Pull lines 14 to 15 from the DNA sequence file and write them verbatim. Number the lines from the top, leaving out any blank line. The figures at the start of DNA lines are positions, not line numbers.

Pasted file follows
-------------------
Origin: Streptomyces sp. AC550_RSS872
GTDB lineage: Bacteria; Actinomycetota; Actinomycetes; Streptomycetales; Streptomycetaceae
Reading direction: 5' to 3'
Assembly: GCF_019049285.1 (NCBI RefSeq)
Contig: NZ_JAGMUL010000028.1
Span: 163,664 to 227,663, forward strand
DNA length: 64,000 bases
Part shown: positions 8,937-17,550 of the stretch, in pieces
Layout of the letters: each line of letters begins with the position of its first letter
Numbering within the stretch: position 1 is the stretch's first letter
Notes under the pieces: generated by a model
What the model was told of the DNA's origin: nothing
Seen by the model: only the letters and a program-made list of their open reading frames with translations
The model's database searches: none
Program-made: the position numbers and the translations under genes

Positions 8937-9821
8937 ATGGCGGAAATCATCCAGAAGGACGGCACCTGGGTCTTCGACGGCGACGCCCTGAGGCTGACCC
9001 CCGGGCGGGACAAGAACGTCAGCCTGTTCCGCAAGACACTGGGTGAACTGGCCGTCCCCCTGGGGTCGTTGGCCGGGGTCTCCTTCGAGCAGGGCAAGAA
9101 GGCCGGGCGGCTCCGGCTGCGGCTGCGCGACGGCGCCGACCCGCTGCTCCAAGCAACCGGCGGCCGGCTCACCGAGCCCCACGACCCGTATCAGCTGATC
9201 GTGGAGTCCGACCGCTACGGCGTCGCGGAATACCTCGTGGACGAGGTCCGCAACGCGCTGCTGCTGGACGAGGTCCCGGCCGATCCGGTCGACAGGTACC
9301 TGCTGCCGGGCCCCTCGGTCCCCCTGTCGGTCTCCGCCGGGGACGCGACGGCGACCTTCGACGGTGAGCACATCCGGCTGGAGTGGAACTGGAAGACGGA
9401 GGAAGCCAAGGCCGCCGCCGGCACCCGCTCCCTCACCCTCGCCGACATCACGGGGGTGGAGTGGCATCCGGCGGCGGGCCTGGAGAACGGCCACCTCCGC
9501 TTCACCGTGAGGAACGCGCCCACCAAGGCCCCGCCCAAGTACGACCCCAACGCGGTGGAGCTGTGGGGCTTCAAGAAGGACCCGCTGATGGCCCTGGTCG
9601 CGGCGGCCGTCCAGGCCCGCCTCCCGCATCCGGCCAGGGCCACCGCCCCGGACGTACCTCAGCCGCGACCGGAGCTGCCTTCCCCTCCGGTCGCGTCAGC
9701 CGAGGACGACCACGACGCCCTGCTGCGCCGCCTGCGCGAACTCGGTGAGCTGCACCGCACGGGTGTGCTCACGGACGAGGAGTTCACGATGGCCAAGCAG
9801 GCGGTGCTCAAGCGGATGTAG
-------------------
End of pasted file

The model's database searches: none
Program-made: the position numbers and the translations under genes